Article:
Problems With Google & Internet Explorer Script Errors

Written by roger golden
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Problems With Google & Internet Explorer Script Errors
Script errors can be annoying when working with online applications. (manos en teclado 30409 image by pablo from

Internet Explorer is notorious for scripting errors on competitor sites such as Google Maps, Yahoo Mail and similar errors in Web applications. Version 6 of Internet Explorer has reportedly corrected these problem, but display errors are still common on some sites such as Google. Microsoft develops its browser independently of the Web page standards committee and will likely correct new errors as it detects them.

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Java Vs. JavaScript

Many day-to-day users equate Java and JavaScript, which is not correct. Internet Explorer script errors usually stem from JavaScript---code incorporated into a Web page---rather than the JAVA programming language itself. Programmers use JavaScript to perform functions inside your browser, where the Java language is actually a cross-platform programming language that may be installed directly on your computer. Windows and Linux computers, among others, update the Java language automatically when iit undergoes updates, but changes in JavaScript may become permanent errors on a website.

Disabling Internet Explorer Script Errors

You can disable the display of script error messages in the "Properties" section of Internet Explorer. This action does not correct any repairable errors, but it prevents IE from displaying repeated messages about the error. Instead, the part of the JavaScript where the error exists does not run at all, and the section of the display may appear blanked out---or it may appear to run perfectly. This option will repair errors reported from Google, but it may not correct script errors on Web 2.0 applications.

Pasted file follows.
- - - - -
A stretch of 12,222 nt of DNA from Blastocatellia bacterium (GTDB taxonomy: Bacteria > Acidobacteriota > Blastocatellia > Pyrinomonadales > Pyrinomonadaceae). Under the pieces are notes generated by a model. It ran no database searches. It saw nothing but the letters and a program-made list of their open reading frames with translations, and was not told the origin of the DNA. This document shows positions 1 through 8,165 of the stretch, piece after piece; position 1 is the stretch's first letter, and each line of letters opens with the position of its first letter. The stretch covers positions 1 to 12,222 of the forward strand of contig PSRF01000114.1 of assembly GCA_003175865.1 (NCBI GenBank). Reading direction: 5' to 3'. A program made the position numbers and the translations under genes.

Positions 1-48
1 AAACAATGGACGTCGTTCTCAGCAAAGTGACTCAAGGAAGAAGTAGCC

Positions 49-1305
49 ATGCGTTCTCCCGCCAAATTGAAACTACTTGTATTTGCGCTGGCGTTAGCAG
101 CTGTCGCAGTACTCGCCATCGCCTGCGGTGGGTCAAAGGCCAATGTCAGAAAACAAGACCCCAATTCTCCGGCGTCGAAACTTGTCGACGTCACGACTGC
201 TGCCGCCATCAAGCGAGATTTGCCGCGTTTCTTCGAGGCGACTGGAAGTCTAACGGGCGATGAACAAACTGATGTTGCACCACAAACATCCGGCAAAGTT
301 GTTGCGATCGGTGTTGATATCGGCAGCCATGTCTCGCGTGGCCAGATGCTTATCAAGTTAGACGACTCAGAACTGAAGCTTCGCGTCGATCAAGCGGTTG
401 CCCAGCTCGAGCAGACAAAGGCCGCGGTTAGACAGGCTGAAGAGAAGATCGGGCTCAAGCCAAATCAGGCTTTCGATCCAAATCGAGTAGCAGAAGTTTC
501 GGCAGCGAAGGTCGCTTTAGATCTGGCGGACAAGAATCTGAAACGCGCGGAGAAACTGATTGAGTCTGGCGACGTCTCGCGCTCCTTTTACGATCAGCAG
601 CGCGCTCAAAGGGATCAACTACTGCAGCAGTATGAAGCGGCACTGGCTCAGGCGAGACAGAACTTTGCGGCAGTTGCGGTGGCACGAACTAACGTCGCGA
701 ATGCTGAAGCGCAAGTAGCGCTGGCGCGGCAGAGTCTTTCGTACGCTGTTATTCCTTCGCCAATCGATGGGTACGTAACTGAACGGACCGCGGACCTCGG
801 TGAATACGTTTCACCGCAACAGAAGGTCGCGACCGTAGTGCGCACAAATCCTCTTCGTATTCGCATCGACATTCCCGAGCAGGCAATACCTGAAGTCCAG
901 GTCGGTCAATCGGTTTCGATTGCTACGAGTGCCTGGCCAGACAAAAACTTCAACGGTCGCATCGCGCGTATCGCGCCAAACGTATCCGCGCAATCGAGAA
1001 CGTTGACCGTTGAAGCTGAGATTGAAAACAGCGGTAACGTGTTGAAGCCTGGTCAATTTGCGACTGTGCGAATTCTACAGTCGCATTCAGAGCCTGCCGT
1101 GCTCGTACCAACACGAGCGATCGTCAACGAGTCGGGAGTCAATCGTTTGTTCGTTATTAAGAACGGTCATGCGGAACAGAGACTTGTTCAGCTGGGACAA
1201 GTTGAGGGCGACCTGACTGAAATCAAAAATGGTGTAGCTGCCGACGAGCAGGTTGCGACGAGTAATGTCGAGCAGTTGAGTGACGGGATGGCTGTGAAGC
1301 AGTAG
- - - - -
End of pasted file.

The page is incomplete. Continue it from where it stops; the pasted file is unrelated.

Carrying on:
Web Applications and Internet Explorer Script Errors

Web applications are programs that operate online, or "in the cloud." These applications, which use a combination of HTML/CSS programming and JavaScript, can perform almost any function you would perform on locally run software. Script errors in a Web application such as Google Docs could cause the program not to display properly or result in the page not loading at all. Web application errors are generally a sign of an incompatible browser, and they may indicate that your current browser version is outdated and requires replacement

Web 2.0 and Browser Compatibility

When working on websites that use the functionality of Web applications, always use up-to-date software. The protocols and methods used for scripting and other Web-based services are constantly evolving, and websites that use newer commands and protocols may not work properly on older Web browsers. Similarly, some companies are slow to implement changes in the standard, including Microsoft, and create situations where their browser is incompatible for an entire version of the standards. In situations concerning an identified problem between the application scripts and browsers, you may need to install a different browser such as Mozilla Firefox.

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